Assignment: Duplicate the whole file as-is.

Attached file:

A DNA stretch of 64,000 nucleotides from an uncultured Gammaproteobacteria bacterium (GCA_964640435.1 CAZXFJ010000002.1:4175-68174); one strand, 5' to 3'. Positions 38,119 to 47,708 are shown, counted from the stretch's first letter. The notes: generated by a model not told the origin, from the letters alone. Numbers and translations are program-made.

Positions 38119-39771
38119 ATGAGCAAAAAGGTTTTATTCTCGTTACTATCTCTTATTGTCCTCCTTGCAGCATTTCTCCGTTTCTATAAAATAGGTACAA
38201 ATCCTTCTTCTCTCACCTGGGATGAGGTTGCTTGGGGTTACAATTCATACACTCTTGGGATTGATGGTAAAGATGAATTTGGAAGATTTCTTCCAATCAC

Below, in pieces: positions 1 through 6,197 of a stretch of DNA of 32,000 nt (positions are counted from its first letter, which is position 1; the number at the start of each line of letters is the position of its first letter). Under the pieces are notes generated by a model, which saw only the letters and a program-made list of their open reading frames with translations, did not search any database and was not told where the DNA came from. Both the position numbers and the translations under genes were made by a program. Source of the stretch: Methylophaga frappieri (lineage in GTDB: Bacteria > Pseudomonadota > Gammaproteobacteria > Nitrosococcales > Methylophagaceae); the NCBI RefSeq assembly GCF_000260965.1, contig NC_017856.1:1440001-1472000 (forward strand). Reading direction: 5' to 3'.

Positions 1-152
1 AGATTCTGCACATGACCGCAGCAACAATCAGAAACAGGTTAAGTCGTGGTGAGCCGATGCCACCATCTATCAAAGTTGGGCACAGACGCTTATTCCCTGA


A DNA stretch of 64,000 nucleotides from an uncultured Gammaproteobacteria bacterium (GCA_964640435.1 CAZXFJ010000002.1:4175-68174); one strand, 5' to 3'. Positions 38,119 to 47,708 are shown, counted from the stretch's first letter. The notes: generated by a model not told the origin, from the letters alone. Numbers and translations are program-made.

Positions 38119-39771
38119 ATGAGCAAAAAGGTTTTATTCTCGTTACTATCTCTTATTGTCCTCCTTGCAGCATTTCTCCGTTTCTATAAAATAGGTACAA
38201 ATCCTTCTTCTCTCACCTGGGATGAGGTTGCTTGGGGTTACAATTCATACACTCTTGGGATTGATGGTAAAGATGAATTTGGAAGATTTCTTCCAATCAC

Below, in pieces: positions 1 through 6,197 of a stretch of DNA of 32,000 nt (positions are counted from its first letter, which is position 1; the number at the start of each line of letters is the position of its first letter). Under the pieces are notes generated by a model, which saw only the letters and a program-made list of their open reading frames with translations, did not search any database and was not told where the DNA came from. Both the position numbers and the translations under genes were made by a program. Source of the stretch: Methylophaga frappieri (lineage in GTDB: Bacteria > Pseudomonadota > Gammaproteobacteria > Nitrosococcales > Methylophagaceae); the NCBI RefSeq assembly GCF_000260965.1, contig NC_017856.1:1440001-1472000 (forward strand). Reading direction: 5' to 3'.

Positions 1-152
1 AGATTCTGCACATGACCGCAGCAACAATCAGAAACAGGTTAAGTCGTGGTGAGCCGATGCCACCATCTATCAAAGTTGGGCACAGACGCTTATTCCCTGA